So I began an afternoon thinking, “What if I got this beloved old thing I keep reminiscing about to make sense? Would I want to try to produce it somehow?” I stumbled out, a few wild hours later, alternately mumbling and shrieking (only in my head, I hope) something like, “This thing was never meant to be produced. It’s about not being produce-able. It’s a huge fuck you. I never wanted this thing to work; I wanted theater itself not to work. It’s not a beloved old thing. It’s a work of rage and hatred!”
I was stunned, elated. The play’s failure had always rankled, because as the last play I wrote, it meant my own failure as a playwright. Now I’d cut it down to its nub, cut all the bullshit, and I could see what it really was. After all these years, I could see in a living, bleeding form what I was once so supremely dedicated to doing.
I should note that I’d long adopted the line that it was the harrowingly awful production of that play that had finally sent me running from the theater, a production so bad (and, man, it really was horrible) that it drove me to prose fiction and finally (skipping a lot of steps here) to nonfiction. That’s the narrative I’d sworn by.
But of course it’s a specious narrative. Nobody ends an attempt to have what we used to call a life in the theater because of a bad production. The play itself was built to implode, to collapse the theater and me along with it. My way out, my way of noting I’d passed the thirty-year mark on this earth: self-immolation, taking as many people with me as possible. Mixed-metaphorically, of course — but the painted veil of this mixed metaphor feels a bit gauzy.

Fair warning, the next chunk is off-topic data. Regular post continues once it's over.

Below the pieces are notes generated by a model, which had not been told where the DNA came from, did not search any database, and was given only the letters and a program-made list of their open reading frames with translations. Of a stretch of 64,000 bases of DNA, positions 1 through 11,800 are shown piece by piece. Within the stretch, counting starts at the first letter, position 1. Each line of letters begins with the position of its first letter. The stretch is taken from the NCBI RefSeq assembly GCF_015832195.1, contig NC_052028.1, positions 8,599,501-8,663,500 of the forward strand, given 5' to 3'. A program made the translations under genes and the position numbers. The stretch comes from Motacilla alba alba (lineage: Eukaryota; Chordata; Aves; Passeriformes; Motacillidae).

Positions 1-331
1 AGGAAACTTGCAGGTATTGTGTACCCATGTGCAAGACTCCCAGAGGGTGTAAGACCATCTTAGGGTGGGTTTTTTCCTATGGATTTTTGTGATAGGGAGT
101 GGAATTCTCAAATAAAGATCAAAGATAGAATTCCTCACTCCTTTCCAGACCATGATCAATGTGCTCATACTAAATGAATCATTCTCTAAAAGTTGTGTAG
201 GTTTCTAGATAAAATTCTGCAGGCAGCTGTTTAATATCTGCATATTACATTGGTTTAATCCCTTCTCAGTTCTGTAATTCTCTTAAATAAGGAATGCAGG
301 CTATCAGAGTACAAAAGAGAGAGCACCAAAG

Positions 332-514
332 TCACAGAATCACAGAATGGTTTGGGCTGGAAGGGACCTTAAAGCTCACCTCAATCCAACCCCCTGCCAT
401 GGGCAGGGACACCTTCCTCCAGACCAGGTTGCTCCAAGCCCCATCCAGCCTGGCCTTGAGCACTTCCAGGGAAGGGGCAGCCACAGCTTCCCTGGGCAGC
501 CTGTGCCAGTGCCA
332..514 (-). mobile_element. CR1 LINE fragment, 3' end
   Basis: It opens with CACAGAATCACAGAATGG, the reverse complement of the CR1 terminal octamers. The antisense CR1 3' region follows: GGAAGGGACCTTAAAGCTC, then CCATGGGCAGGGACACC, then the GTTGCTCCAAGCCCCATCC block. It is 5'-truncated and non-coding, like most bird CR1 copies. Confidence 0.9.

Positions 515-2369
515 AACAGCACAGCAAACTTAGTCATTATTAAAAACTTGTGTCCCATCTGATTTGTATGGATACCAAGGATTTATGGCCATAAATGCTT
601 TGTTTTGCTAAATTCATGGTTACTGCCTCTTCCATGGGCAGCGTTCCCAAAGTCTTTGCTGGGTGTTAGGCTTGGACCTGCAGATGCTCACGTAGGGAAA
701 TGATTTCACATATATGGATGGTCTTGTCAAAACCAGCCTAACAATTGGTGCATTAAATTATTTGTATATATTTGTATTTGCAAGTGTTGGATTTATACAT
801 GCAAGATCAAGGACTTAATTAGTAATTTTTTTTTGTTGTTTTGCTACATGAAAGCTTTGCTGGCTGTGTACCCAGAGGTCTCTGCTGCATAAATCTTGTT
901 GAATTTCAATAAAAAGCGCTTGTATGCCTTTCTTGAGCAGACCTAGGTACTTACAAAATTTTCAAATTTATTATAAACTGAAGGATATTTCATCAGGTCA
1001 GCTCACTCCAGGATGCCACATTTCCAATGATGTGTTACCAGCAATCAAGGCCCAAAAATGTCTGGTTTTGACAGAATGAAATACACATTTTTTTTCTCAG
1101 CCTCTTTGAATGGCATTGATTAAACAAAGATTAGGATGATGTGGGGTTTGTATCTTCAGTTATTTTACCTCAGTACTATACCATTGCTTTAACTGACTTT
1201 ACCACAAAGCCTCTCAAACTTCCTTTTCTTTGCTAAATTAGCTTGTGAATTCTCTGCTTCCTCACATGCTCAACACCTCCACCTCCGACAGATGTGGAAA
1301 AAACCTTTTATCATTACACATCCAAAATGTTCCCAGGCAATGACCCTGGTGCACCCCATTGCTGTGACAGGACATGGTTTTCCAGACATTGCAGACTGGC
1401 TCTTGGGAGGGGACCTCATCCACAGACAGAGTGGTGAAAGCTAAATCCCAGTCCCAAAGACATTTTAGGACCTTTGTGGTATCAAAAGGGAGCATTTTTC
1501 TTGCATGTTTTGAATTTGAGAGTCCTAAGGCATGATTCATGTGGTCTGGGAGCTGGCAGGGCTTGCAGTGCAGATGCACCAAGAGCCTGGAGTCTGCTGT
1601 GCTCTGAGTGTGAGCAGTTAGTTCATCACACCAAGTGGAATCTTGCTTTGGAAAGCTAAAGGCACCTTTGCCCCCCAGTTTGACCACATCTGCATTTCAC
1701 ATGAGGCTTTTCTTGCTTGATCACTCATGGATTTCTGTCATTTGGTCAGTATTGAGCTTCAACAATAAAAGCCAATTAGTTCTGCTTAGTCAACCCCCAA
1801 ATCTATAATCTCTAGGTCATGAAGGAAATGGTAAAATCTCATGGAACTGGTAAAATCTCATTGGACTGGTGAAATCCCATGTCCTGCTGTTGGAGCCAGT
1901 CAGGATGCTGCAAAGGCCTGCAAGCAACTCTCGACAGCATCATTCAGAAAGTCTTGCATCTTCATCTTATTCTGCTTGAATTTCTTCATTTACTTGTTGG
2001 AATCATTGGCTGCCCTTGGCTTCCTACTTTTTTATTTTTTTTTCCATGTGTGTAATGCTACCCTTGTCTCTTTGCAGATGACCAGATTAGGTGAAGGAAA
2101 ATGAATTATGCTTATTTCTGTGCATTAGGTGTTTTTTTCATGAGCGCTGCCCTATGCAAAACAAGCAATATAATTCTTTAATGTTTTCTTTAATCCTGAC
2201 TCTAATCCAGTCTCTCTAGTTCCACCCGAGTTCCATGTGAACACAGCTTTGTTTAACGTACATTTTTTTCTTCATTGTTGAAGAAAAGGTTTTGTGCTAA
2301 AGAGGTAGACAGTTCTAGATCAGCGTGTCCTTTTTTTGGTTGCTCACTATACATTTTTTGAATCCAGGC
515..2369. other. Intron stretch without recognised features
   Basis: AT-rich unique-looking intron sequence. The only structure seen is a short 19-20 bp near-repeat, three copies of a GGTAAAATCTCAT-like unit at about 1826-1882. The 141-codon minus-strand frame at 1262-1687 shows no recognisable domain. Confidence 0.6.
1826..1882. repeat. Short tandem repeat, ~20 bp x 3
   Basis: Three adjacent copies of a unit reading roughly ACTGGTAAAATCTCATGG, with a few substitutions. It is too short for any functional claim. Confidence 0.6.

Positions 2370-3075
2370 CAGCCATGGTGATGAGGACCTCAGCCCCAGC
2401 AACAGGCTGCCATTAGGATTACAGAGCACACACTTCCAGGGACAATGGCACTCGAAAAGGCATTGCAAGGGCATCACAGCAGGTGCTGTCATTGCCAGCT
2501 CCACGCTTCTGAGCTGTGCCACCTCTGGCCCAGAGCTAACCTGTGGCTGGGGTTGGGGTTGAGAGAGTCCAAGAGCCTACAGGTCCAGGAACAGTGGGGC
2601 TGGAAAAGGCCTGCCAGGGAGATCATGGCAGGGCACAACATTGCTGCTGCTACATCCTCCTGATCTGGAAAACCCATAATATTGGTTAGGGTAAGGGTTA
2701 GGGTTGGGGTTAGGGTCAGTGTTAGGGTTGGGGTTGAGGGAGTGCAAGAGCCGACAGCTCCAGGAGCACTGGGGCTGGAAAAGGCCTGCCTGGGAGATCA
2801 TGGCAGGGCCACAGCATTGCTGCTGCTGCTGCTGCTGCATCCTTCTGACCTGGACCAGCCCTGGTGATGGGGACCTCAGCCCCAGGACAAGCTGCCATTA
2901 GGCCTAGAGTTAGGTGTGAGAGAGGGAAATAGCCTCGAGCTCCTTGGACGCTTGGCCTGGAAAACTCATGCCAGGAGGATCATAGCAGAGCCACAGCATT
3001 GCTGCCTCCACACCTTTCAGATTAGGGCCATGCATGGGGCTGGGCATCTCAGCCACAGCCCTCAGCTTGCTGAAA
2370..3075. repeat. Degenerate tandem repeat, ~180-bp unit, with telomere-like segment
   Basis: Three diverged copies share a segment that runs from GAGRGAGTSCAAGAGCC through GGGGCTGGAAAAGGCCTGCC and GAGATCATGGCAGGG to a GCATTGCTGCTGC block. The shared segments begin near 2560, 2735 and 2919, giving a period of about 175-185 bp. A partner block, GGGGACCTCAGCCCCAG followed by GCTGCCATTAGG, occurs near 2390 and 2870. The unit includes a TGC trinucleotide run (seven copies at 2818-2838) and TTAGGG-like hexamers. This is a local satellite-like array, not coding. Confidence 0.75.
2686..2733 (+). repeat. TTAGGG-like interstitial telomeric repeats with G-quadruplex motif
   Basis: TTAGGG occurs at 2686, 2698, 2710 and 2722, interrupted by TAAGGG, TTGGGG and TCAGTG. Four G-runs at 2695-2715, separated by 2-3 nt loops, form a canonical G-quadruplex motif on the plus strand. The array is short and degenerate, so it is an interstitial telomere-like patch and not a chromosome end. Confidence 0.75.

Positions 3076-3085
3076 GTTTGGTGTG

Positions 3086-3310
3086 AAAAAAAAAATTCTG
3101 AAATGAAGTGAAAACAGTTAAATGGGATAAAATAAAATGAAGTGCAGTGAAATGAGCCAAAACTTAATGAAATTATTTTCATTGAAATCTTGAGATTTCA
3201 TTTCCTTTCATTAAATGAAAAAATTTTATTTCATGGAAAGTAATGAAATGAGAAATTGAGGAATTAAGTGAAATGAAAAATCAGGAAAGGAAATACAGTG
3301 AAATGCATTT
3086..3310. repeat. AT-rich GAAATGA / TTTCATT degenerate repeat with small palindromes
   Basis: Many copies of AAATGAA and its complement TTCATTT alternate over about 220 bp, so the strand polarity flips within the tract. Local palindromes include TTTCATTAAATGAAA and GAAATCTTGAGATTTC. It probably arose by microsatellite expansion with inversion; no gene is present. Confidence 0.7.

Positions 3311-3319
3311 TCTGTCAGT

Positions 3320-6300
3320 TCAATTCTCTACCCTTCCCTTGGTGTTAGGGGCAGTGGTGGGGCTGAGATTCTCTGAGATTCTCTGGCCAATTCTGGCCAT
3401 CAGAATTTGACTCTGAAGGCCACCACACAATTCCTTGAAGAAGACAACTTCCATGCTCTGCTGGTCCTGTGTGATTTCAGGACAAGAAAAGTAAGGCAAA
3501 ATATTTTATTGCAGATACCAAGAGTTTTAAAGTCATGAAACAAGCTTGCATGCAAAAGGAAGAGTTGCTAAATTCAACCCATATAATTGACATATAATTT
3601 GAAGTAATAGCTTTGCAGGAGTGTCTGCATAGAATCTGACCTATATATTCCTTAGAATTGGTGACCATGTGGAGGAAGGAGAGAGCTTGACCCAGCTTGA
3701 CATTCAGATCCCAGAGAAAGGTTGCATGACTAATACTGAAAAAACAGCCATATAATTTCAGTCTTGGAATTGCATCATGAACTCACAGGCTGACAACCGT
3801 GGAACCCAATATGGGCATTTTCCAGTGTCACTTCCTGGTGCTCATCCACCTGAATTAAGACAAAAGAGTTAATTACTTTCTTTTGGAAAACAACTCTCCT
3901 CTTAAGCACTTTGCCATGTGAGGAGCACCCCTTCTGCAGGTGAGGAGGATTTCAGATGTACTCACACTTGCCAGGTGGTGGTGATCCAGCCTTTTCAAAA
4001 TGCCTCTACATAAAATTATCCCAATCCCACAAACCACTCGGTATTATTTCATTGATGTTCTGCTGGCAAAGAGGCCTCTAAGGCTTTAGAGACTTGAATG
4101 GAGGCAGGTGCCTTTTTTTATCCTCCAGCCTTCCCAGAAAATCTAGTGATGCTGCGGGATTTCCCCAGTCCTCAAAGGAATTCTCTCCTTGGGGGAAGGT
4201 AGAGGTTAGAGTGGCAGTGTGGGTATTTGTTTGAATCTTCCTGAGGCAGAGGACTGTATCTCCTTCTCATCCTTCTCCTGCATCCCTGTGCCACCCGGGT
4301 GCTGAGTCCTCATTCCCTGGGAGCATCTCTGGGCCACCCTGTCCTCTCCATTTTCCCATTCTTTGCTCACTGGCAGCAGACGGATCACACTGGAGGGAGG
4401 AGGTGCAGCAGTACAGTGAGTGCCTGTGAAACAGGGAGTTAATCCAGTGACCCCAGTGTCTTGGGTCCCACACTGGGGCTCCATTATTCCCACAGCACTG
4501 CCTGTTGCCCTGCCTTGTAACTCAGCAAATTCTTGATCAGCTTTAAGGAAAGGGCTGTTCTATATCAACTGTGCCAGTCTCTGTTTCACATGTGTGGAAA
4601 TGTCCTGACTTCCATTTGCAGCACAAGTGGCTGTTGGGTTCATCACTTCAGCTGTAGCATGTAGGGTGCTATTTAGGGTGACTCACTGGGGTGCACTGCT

I wish there were lessons here for younger writers. But my experience got so, well, bad, when I was a younger writer that I can only hope others have better experiences and leave it at that. The only lesson, for those having a very bad time of it, is that if you’re capable of change, you might do something about changing, and if you change, you might survive, somehow. Artistically, I mean.
The play used to be called “A Blue Yodel for the New New Man,” and it used to have two acts. Now it’s called “Blue Yodel for the New New Man, or, 1985: a goodbye to the theater in the form of a one-act comedy.” And it comes with this note: “Warning. ‘Closet’ or ‘lyrical’ drama only. Do not attempt to stage.”
Closet or lyrical drama in the sense of an English-romantic dramatic-form poem like “Prometheus Bound” or “Cain.” Because that’s what the play really is.
Now having threatened, in that earlier post, to find some way to self-publish my novel, I might actually find some way to self-publish this play instead, or first, in its new form. As off-brand vanity projects go, I think it might offer something, maybe with this post appended as an intro. I think, that is, my new closet drama does say something about 1985. And I don’t write about myself any more, but I think it says something about me, too. And if it says something about me and about 1985, maybe it’s an okay piece of strange work. We shall see.